On the escape-route concept: I think a lot of people see clerking as an opportunity that they wouldn't want to pass up on. If they are going to move to another job, they might as well make it a two-step move and do a clerkship in the middle, if they can get one. In addition, there may be the thought that job hunting while working law-firm hours may not be easy to pull off, whereas for clerks, although they work hard also, it's probably easier to leave chambers for a few hours for an interview, in part because it is understood that clerks will need a new job at the end of the year.

I don't understand this part of your post:
fwiw - I prefer doing this because I'm a transfer student and I need the extra year to make some contacts at the new school.
Are you going to hang out around the school for another year in order to clerk a year later?

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Re: clerking a few years out of law school - disadvantages?

Postby Renzo » Sat Mar 26, 2011 12:06 pm

NewHere wrote:
I don't understand this part of your post:
fwiw - I prefer doing this because I'm a transfer student and I need the extra year to make some contacts at the new school.
Are you going to hang out around the school for another year in order to clerk a year later?


I assume the poster means that he/she would use 3L year to build contacts and apply for a year after graduation instead of applying this summer for a clerkship immediately after graduation.

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Re: clerking a few years out of law school - disadvantages?

Postby Anonymous User » Sat Mar 26, 2011 7:57 pm

I clerked straight out of law school, and I clerked again for a different level of court after working at a firm. Both clerkships were federal.

The firm's preference is for you to graduate --> clerk --> be an associate for as long as you're going to be an associate. However, my firm (V20) did not object to associates leaving and returning. Three of my colleagues left for clerkships at the same time as me, and they all returned to the firm in 2010 (partly for personal financial reasons, partly because of the economy) immediately after their clerkships concluded.

In terms of whether you will be a more attractive candidate to judges: the answer is, to some judges. There are some judges who will only hire people who have previously clerked at a lower-level court and/or have practiced for a couple of years. So there will be chambers open to you as an alum applicant that the 3Ls cannot access. You will have a further advantage in applying significantly before the 3Ls.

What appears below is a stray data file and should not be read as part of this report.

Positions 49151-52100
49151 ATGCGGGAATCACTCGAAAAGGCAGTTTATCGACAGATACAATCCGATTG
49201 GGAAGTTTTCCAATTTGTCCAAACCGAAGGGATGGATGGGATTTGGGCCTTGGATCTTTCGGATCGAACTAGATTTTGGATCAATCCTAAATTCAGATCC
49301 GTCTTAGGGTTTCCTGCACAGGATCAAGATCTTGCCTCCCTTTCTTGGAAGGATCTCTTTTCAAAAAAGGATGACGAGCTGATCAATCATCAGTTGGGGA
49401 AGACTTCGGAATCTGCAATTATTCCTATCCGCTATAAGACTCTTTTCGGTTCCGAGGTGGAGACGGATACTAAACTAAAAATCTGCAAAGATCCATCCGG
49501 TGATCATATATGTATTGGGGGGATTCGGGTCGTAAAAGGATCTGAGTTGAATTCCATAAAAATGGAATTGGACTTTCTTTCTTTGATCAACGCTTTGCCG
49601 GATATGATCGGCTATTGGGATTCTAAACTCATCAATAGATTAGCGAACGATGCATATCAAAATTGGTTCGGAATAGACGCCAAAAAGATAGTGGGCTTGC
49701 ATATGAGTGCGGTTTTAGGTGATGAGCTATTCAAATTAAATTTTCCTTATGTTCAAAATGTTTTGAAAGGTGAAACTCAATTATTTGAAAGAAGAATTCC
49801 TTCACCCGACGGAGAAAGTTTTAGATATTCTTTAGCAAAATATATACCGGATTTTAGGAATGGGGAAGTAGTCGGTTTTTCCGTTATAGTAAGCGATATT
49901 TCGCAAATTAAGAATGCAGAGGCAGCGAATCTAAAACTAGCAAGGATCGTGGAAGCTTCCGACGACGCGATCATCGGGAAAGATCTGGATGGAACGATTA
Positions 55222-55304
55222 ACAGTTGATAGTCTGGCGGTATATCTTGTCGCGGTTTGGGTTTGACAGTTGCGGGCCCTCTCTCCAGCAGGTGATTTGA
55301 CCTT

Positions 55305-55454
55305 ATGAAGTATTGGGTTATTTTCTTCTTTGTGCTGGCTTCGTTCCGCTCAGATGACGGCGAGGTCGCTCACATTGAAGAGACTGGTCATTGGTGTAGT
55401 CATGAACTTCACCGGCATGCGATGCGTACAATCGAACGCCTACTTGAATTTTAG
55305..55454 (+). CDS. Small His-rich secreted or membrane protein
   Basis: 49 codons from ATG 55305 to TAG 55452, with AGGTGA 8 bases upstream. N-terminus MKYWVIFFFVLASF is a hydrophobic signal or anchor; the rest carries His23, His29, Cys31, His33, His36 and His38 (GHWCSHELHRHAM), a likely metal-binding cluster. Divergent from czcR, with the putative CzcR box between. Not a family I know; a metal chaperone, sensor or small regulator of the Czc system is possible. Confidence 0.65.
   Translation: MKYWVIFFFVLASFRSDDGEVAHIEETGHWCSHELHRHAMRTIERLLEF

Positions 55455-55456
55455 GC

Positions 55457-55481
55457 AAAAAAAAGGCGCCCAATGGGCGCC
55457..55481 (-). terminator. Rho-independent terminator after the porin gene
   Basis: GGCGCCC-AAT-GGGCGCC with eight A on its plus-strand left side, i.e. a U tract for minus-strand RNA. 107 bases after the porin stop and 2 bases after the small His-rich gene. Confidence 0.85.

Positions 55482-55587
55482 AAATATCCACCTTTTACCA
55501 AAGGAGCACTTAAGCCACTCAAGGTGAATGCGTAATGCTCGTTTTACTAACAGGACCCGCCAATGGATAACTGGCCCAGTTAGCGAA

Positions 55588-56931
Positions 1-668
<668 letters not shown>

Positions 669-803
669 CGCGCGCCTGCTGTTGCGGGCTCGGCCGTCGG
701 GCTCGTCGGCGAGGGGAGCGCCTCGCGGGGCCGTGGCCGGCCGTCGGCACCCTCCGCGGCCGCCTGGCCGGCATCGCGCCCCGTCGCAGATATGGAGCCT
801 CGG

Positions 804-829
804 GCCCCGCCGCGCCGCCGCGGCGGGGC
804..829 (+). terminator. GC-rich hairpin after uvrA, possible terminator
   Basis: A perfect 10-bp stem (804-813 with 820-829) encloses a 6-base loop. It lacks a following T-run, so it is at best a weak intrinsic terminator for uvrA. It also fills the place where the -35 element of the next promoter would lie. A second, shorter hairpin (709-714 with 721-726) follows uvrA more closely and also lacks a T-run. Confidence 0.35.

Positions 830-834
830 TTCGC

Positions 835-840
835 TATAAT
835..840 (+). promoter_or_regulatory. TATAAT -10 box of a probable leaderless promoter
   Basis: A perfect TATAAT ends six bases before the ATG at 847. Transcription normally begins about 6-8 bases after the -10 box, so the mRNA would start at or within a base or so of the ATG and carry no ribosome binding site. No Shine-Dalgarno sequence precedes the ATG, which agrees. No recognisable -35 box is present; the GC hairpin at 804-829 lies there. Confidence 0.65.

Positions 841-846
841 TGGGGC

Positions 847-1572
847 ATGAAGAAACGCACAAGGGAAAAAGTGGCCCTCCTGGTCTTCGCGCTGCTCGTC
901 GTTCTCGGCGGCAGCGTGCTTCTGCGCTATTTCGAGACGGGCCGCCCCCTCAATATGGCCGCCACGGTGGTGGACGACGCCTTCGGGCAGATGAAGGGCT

As we all now know, you can't predict the vacillations of the economy. Some of us accepted clerkships and/or left our firms when things looked pretty rosy, with the intention of transitioning to the public sector. That transition has now been made extremely difficult. When I graduated from law school (back in the good old days), my plan was always clerk --> firm --> clerk --> something better than firm. And the first three pieces of that worked out great; the latter is still a work in progress due to the economy. Use caution when leaving an indefinite job (firm) for a job with a finite end date like a clerkship.

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IzziesGal
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Re: clerking a few years out of law school - disadvantages?

Postby IzziesGal » Fri Apr 08, 2011 12:40 am

Anonymous User wrote:FWIW, the state appellate courts held a clerkship panel at my school and a Court of Appeals and a Supreme Court judge both said that they prefer to hire clerks fresh off of graduation. They said it is very difficult to get a state appellate clerkship after a couple of years of work experience. Of the dozens of clerks who have come through their courts since they have been on the bench, an overwhelming majority of the clerks were fresh grads. I can't remember their explanation for this preference. Could be different at the federal level.

As for the poster above's comment, both the federal and state clerkships (at least in my state) hire on a set cycle, so you would still need to apply at the same time and be considered with the whole pool of applicants. But I'd ask your CDO about that for your state.


Just confirmed with my CDO that graduate applicants do have a slight advantage. Rising 3Ls are subject to the Federal Law Clerk Hiring Plan and cannot apply until around Labor Day. Graduates (those who are already practicing lawyers) can apply for clerkships at any time throughout the year. This means that they are competing with far fewer applicants for clerkship positions. Some alumni from my school reportedly secured clerkships this way. They were able to apply for CoA and fed district ct opportunities during the spring instead of on-cycle with the rising 3Ls in the fall.

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Re: clerking a few years out of law school - disadvantages?

Postby Anonymous User » Fri Apr 08, 2011 1:09 pm

GTL is right, of course. And it is also just a judge-by-judge thing. Plenty of judges will look at both 3L and alumni applicants (and even spring semester 2Ls for the very early judges) before the Plan, but "on-Plan" judges typically will only look at alumni applicants early.